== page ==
She deserved a better old age


IT was a miracle that a daughter of Harlem got to play on the fine lawns of Wimbledon and Forest Hills, but very quickly it became a bitter miracle.

Althea Gibson never got rich from her triumphs, and later she was too frail to face the multitudes who would have loved to meet her.

We all lost because of her need for privacy in the later years. We all should have witnessed in person the kind of strong and daring woman it took to learn not only the tennis strokes but also the accompanying curtsies that went along with winning Wimbledon.

Doctors may have something to say about how stress was a factor in the diabetes that killed Jackie Robinson far too young, and the condition that exposed Arthur Ashe to polluted blood, and the strokes, and probably also depression, that kept Gibson from the public eye in the last decades of her life.

It could not have been easy to be Robinson or Ashe or Gibson, who led the way for others, at considerable cost to themselves.

Before blacks designed automobiles and led corporations, before blacks announced their candidacies for president, Althea Gibson went out virtually alone — in a white tennis outfit, in a white world — and excelled.

Althea Gibson poses for a portrait at her home with all her trophies. -- Pic. YVONNE HEMSEY/GETTY IMAGES-

Gibson died at the age of 76 after being close to a recluse for the past 20 years. The spirit that had led her to survive hard times and enabled her to beat country-club women still burned in her, but she did not want strangers to see her old and feeble.

She was available to some people, however. Her best friends, like Fran Gray, the President and Chief Executive of the Althea Gibson Foundation, and Gibson's former doubles partner, Angela Buxton of Britain, attested that Gibson was watching and reading and following back home.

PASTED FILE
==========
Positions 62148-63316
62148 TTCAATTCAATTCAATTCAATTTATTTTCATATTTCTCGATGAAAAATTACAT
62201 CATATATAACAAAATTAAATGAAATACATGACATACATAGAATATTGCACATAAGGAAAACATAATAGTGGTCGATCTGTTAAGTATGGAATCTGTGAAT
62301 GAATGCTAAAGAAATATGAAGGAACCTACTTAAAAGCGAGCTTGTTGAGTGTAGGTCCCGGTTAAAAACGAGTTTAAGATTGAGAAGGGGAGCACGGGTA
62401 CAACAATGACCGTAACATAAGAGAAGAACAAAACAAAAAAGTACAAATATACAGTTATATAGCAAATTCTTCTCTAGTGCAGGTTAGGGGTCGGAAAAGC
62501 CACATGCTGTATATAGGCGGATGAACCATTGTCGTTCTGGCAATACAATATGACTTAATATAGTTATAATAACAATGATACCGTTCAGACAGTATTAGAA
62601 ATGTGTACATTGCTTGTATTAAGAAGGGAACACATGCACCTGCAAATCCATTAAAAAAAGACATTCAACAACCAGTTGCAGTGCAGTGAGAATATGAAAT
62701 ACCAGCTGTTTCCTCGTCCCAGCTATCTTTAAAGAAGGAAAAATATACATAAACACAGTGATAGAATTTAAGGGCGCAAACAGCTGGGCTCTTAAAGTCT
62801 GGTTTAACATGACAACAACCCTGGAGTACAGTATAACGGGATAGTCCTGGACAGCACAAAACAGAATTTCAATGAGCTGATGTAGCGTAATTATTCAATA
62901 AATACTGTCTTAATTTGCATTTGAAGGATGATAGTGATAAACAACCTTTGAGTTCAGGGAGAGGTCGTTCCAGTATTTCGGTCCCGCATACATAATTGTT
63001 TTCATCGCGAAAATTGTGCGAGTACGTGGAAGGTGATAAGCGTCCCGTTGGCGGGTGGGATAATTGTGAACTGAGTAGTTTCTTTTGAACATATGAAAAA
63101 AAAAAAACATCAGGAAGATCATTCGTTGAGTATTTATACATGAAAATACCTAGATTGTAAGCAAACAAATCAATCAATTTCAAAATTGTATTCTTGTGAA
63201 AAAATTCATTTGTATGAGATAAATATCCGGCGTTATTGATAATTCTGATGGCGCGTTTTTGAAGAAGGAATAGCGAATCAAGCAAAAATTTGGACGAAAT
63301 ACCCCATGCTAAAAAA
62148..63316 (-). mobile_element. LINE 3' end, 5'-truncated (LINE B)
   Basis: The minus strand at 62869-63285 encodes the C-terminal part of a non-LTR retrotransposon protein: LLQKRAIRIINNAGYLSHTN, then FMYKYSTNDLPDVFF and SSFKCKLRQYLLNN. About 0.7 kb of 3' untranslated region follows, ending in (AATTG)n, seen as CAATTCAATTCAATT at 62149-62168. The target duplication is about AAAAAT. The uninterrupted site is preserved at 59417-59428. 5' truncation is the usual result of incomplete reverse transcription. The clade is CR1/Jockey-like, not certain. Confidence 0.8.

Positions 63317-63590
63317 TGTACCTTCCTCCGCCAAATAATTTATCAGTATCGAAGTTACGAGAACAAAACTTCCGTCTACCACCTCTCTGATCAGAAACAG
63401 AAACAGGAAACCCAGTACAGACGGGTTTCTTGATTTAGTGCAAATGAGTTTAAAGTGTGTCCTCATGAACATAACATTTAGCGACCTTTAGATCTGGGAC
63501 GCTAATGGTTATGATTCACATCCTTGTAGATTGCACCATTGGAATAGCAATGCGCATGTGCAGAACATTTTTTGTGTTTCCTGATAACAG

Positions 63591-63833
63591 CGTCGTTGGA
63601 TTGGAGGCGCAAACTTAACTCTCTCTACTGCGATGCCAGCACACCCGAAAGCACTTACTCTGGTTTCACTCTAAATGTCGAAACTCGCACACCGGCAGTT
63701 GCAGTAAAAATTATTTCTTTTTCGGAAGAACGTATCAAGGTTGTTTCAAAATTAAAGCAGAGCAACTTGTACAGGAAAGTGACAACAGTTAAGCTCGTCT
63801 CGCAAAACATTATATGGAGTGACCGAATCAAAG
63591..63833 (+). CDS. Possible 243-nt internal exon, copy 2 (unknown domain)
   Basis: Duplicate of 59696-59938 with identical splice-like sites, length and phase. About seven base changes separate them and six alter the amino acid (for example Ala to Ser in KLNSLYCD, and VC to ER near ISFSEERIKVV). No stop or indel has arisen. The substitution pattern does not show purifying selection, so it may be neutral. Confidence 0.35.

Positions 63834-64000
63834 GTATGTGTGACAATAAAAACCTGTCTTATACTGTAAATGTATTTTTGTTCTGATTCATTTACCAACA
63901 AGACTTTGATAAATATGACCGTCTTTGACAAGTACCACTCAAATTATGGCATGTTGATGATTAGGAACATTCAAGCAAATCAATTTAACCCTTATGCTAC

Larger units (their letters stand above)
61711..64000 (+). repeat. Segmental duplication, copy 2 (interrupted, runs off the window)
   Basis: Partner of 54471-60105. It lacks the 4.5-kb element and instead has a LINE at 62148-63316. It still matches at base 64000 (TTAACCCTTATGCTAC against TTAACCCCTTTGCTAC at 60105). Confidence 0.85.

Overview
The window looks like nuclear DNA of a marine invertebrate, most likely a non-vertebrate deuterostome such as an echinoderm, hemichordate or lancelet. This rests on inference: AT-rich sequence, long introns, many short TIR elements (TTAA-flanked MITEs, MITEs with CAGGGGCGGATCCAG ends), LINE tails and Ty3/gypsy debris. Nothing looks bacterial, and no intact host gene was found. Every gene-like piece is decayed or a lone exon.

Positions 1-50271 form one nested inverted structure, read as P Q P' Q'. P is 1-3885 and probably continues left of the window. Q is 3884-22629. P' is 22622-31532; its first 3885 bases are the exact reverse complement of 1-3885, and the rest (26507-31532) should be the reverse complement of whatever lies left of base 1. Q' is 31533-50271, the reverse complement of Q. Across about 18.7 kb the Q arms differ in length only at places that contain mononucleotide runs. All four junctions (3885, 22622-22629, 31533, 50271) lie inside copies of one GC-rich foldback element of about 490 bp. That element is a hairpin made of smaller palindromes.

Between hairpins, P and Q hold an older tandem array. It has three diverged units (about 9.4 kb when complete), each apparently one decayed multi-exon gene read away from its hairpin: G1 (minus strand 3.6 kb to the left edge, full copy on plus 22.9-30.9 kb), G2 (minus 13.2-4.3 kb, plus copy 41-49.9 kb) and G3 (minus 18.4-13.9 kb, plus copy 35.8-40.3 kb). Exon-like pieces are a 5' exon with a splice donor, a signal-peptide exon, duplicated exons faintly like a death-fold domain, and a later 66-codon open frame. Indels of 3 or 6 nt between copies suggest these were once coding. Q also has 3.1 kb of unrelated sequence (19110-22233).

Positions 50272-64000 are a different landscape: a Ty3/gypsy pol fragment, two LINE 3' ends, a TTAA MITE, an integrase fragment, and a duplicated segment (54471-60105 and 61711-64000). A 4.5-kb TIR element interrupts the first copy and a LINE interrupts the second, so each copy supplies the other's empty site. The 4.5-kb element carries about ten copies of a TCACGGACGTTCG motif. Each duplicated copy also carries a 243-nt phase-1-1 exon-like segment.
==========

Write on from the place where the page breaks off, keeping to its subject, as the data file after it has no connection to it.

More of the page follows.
When young black tennis players named Venus and Serena Williams came along, Gibson answered their questions, albeit from a distance.

The gap between these two modern young women and the weary old champion in New Jersey was huge, but mutual friends put Gibson together with Venus on the telephone once in 1997.

"The crowds will love you," Gibson told her. "Be who you are, and let your racket do the talking."

Venus and her sister had already been provided quite enough entitlement to be themselves. Gibson was giving them advice from her memories of the polite veneer when she burst into tennis.

She had somehow learned the game on the street outside her apartment in Harlem, and she had been discovered by the national network of black professionals who prepared prodigies like Ashe and Gibson for the white world.

There was only one of her, which was undoubtedly reassuring to the tennis world. There were no rules against the participation of blacks, as Jackie Robinson faced as a young baseball player. The tennis tradition was separation through the very real barriers of money and class.

After early discouragements, Gibson won Wimbledon and the U.S. nationals in 1957 and 1958 at the advanced age of 30 and 31. The celebrations in the stands were sincere, as far as that went.

Althea Gibson in action at Wimbledon in 1956. She was the first black player to win Wimbledon and the U.S. National titles. -- Pic. GETTY IMAGES-

Nevertheless, within a year, Gibson was a halftime novelty act with the Harlem Globetrotters, who had seen the best black players signed by the National Basketball Association. Gibson had no professional sport opening up for her, but she had already set an example. Leslie Allen had a photograph of Gibson in her room when she was a child, and later Allen played in college and joined the women's tour.

One day, Gibson went to a workout in Boston and gave a personal pep talk to Allen, a willowy young professional. "Don't just settle for winning matches," Gibson told her. "Think about winning the entire tournament."

"It changed my whole mind-set," said Allen, who won enough matches to break into the top 20.

Nowadays Allen works with the Ashe foundation and is a mentor to young African-Americans, stressing the big picture of academics and personal skills needed to succeed in this world.

Tennis is a little more open now than it was when Althea Gibson flamed through it. The public has the right to root for or against Venus and Serena Williams. There are other black players, although not as many as there might be.

And the stands at Flushing Meadows are enriched by passionate tennis fans of all colours, who add their considerable dollars to the rarefied ambiance of the Open. The main stadium at the National Tennis Center is named for Arthur Ashe. A few miles away is a parkway named for Jackie Robinson.

It is a pity that Althea Gibson never got out to the new place, to hear a roar in honour of her short, glorious and ultimately bittersweet career.

New York Times News Service